Lawmakers Outraged as Colorado House Resurrects Casino Loans Bill

May 9, 2023 | Government

COLORADO (May 7, 2023) — According to a Colorado Public Radio report the apparent death, and subsequent resurrection, of a bill to allow casinos to loan gambling money to customers, is provoking outrage from some members of the state legislature.

The unusual sequence of events late Saturday night led several lawmakers to criticize the process and, in some cases, their colleagues.

CPR said the bill in question is SB23-259, which would allow casinos to offer lines of credit. The proposal had bipartisan sponsors, but also bipartisan opposition.

Supporters had argued that having credit available would be a convenience for wealthy gamblers, allowing them to avoid flying with large amounts of cash or having to use ATMs.

“It’s really trying to attract folks that want to gamble … Gives them the opportunity ahead of time to apply for credit with the casino,” said Rep. Marc Snyder, a Democratic sponsor, describing it as a tourism bill. “It’s something that the casinos feel will help them to build and maintain (their) customer base.”

But critics said it would just make it easier for casinos to keep people gambling beyond what they can afford.

The disagreement came to a head late on Saturday, one of the last days of the session. The bill had passed the Senate and needed one final vote of approval in the House — but, to the sponsors’ apparent surprise, it fell two votes short on the final count.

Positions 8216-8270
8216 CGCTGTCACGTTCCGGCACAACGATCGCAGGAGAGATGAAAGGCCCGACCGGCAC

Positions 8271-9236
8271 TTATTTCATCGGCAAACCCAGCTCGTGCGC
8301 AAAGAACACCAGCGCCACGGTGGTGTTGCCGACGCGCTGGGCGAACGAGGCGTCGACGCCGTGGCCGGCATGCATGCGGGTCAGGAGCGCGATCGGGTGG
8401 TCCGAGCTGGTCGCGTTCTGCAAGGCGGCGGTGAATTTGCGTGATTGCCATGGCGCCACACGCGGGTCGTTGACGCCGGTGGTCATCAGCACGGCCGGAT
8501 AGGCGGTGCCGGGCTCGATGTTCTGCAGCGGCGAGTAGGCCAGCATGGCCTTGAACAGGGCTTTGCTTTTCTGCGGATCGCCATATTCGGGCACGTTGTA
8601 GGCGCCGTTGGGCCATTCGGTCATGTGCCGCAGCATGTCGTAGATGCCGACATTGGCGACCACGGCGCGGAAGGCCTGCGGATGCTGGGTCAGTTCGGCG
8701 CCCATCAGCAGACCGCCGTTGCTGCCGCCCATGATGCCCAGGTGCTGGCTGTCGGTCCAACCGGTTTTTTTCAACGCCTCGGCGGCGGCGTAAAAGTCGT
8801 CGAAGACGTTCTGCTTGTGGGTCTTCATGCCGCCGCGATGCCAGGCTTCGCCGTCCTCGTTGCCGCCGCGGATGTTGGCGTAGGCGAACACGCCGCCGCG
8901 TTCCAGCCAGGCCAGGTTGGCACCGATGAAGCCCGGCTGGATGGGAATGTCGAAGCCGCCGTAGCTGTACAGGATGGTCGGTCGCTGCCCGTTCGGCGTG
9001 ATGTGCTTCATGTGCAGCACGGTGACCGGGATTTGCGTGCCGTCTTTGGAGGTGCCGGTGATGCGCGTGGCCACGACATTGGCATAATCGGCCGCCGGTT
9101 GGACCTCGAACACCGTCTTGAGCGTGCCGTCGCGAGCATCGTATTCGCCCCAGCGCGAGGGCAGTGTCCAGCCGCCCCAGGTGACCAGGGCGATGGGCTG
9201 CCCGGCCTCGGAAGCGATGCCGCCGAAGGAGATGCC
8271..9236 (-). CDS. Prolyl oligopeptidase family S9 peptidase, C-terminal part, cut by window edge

The reconsideration of the bill drew angry criticism from some Democrats. Meanwhile, CPR reported several progressive lawmakers used the moment to contrast the casino bill with proposals of their own that hadn’t advanced.

The bill’s next step is for the Senate to consider the House’s amendments. It would eventually require the signature of Governor Jared Polis and would go into effect in August.

The bill would require casinos to determine whether a person is creditworthy and check other factors, such as whether they owe child support or restitution, before approving them for a line of credit. Customers would have to apply in advance, the sponsors said.

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SOURCE: Colorado Public Radio.

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